The Canadian Government that has still to be humane and recognize the rights of its indigenous people, the First Nations and other aboriginals, is throwing its weight on Sri Lanka, over alleged Human Rights issues here. Taking a cue from the UNHRC vote in Geneva against Sri Lanka, Canada this week announced the stopping of its contribution to the Commonwealth as long as Sri Lanka holds the Chair-in-Office of this international organization.
The Canadian Government of Stephen Harper made it clear that its ears were tuned to the pro-LTTE Tamil groups in Canada, which has the largest number of expatriate Tamils from Sri Lanka, just as it decided to please them in Harper's non-attendance at the Commonwealth Summit in Sri Lanka last year. It is the view of many observers that Canada is showing a clear lack of interest in support for the Commonwealth as an organization, and that its declared action against Sri Lanka is a larger act against the Commonwealth of Nations.
"Regrettably the Canadian Government has sought to use its voluntary funds as a political tool based on the dictates of electoral compulsions, thereby holding the membership of the wider Commonwealth to ransom, through competing claims for power" is an apt observation by the spokesman of the Ministry of External Affairs (MEA) responding to Canada's announcement that it will suspend the $10 million annual voluntary contribution to the Commonwealth for the next two years over the alleged human rights situation in Sri Lanka.
The current Chair of the 53-member organization, Sri Lanka is not surprised by the Canadian Government's action. It is recalled that when the Canadian Prime Minister announced his non attendance of the 2013 CHOGM in Colombo, he also alluded to the issue of cutting back his Government's contributions to the Commonwealth.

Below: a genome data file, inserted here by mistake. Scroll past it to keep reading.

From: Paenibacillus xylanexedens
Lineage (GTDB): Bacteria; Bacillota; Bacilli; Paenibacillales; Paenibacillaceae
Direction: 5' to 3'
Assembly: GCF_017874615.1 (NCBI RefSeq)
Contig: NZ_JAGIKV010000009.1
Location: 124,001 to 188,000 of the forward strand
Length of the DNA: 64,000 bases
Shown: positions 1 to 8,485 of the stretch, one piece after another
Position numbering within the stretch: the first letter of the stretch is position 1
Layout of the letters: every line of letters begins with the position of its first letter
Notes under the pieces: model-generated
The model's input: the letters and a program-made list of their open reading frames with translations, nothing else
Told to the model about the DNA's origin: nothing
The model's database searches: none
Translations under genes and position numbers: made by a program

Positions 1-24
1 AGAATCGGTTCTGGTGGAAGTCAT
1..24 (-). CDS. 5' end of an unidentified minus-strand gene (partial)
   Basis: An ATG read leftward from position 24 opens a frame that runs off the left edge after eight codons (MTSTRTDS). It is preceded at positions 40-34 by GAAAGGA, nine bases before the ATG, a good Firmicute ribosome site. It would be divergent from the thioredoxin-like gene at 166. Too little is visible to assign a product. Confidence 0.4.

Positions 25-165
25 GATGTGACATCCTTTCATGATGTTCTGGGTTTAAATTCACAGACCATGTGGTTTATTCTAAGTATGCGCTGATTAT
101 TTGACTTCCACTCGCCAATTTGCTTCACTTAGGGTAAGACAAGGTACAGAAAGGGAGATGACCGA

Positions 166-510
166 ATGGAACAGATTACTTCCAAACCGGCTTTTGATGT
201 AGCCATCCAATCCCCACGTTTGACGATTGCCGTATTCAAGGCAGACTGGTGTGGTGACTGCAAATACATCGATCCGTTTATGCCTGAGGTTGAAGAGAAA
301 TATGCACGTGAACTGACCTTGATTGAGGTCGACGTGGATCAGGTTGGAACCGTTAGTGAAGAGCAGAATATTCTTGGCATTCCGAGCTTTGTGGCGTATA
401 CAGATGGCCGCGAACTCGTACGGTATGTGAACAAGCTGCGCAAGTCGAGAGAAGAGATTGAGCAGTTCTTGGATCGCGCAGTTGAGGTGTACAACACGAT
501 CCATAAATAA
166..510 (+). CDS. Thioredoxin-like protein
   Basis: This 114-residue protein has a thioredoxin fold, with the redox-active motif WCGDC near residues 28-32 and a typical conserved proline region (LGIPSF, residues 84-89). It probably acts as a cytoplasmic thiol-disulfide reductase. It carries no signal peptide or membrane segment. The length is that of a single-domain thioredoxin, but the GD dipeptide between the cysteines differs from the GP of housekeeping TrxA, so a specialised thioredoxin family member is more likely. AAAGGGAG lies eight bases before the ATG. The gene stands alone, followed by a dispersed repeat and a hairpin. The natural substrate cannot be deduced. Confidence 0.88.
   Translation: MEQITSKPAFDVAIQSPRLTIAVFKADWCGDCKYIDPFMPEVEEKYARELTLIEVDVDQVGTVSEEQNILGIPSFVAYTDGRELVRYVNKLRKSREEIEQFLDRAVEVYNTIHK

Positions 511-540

Concern has been expressed amongst the wider Commonwealth that the countries which provide the majority of the finances seek to unduly influence the working of the Organization. This action by Canada stands in evidence of such machinations.
The MEA further states the relentless action pursued by Canada on Sri Lanka, will only seek to undermine the delicate reconciliation process, as the bona fides of the basis of that Governments trajectory is questionable and not in tandem with the interests of the people of Sri Lanka. It is the GoSL which is best placed to continue the evolution of a home-grown solution for its people in accordance with a realistic time frame.
It adds that Canada's action is at variance with the underlying spirit of the Commonwealth as a voluntary Organization of sovereign nations, with diversity being its hallmark. Sri Lanka upholds Commonwealth values and has never sought their change. "Canadian Foreign Minister John Baird's comment in justifying Canada's action is a castigation of the organization as a whole, and we believe that the wider Commonwealth stands in solidarity against such manipulations," the MEA said.
|Underlying issues for recent protests across Canada include finance and funding for First Nations. Native dancers rally during
an ‘Idle No More’ gathering on Parliament Hill in Ottawa. File photo
Commonwealth Secretary-General Kamalesh Sharma has expressed disappointment at Canada's decision to suspend voluntary contributions to the Commonwealth over Sri Lanka's alleged human rights situation.